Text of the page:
Three years later, in 187, Antiochus died and was succeeded by Seleucus IV. Under his reign, two factions appeared among the Judeans over the issues of paying taxes. The first believed that it was immoral to pay taxes to the Syrian (pagan) government; the second faction consisted of the more Helenized Jews, who believed the opposite.
Seleucus IV was murdered in 175 B.C. by the son of his predecessor, who then took the throne as Antiochus IV. This king came to be known as Antiochus Epiphanes. The Helenized faction among the Jews had offered a large sum of money to the previous king in exchange for the high priesthood in Jerusalem. Seleucus had ignored them, but Antiochus took them up on their offer. Thus, the high priest, Onias, was forcibly replaced by Jason.
Three years later, another man, Menelaus, offered Antiochus even more money, so Jason was exiled and replaced by Menelaus by official decree. Many pious Jews were infuriated that the high priesthood could be purchased by the highest bidder and formed a movement called Hasidim ("the pious ones").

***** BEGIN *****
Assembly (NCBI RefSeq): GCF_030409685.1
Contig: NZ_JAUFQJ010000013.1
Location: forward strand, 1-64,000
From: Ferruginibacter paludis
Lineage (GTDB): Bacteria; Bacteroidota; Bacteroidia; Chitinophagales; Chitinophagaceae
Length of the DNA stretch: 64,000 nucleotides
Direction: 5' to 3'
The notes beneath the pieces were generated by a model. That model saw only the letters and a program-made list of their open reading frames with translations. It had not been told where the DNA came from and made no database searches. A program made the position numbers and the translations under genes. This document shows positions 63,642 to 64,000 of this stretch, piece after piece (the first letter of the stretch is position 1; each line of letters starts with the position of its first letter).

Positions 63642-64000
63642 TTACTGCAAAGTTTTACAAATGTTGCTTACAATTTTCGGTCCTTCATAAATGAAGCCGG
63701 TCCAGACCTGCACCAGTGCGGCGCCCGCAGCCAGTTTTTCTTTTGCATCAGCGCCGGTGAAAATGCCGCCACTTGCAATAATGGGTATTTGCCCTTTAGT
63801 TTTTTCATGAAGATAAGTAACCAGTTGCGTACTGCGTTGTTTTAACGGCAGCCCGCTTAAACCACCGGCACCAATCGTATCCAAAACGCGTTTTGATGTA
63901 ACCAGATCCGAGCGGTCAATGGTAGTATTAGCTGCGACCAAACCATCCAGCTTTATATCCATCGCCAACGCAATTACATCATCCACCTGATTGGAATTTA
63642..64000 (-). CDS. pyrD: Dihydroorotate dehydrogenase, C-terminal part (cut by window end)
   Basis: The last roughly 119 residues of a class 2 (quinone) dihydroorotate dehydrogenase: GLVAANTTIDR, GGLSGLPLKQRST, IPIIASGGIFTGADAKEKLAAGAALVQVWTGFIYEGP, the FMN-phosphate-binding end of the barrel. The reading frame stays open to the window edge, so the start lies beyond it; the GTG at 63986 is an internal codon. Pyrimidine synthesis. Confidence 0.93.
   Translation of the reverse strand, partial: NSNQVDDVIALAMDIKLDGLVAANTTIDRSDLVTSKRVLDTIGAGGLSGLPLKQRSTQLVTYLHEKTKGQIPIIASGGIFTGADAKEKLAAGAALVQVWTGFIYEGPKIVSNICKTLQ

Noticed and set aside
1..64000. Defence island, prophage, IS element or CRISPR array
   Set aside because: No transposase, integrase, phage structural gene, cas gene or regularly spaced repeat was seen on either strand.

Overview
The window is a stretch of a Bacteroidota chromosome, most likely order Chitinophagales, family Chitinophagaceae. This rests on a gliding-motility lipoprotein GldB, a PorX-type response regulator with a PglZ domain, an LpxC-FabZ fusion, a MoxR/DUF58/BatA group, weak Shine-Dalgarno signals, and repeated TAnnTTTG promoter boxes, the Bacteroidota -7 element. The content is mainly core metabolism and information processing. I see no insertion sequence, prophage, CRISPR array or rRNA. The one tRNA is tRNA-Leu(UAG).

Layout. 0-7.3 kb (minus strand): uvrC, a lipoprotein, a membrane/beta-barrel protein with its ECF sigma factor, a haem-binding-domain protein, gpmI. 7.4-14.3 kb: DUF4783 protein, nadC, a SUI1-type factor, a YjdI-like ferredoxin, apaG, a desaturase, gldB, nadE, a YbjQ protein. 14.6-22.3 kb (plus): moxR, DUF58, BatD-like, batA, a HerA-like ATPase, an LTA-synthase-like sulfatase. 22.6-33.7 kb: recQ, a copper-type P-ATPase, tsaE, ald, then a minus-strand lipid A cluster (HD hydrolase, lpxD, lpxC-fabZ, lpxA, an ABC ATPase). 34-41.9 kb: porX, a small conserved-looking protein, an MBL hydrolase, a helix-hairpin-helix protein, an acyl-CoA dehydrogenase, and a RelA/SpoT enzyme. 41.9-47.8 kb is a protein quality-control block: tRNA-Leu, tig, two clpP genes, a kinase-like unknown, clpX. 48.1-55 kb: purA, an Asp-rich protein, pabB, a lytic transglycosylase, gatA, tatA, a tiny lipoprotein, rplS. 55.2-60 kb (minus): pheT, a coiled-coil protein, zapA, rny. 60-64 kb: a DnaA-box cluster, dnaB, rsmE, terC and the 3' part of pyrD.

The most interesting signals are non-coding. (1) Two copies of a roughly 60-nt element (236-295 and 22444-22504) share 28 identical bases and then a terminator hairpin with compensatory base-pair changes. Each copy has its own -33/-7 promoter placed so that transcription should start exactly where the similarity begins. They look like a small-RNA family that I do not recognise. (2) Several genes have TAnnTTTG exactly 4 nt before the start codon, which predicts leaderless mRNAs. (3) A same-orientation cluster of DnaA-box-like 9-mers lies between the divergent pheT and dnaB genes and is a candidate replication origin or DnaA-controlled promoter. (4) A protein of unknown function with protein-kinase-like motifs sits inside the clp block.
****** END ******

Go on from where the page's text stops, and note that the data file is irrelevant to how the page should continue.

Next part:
In 169 Antiochus invaded Egypt, and a rumor spread that he had been killed. Jason returned from exile and overthrew Menelaus, again replacing him as high priest in Jerusalem. However, the rumor proved false, and when Antiochus arrived in Jerusalem, he removed Jason and reinstated Menelaus. Antiochus then entered the temple and stole much of the temple treasure.
The next year (168) Antiochus again attempted to invade Egypt, but he was stopped by the Romans. On his humiliating return, he took out his frustration upon Jerusalem, tearing down the city walls, slaughtering many Jews, destroying Scriptures, and bringing prostitutes into the temple, where he and his soldiers violated the temple with sex acts. He also decreed that everyone should worship the Greek gods, prescribed the death penalty for performing circumcision or for observing the Sabbath or any of the feast days.
The final indignity came on Dec. 25, 168 B.C., when Antiochus looted the temple and erected an altar to the Greek god, Zeus. He also sacrificed a pig on the altar of God to defile it. This set the stage for the Maccabean Revolt.
To be continued.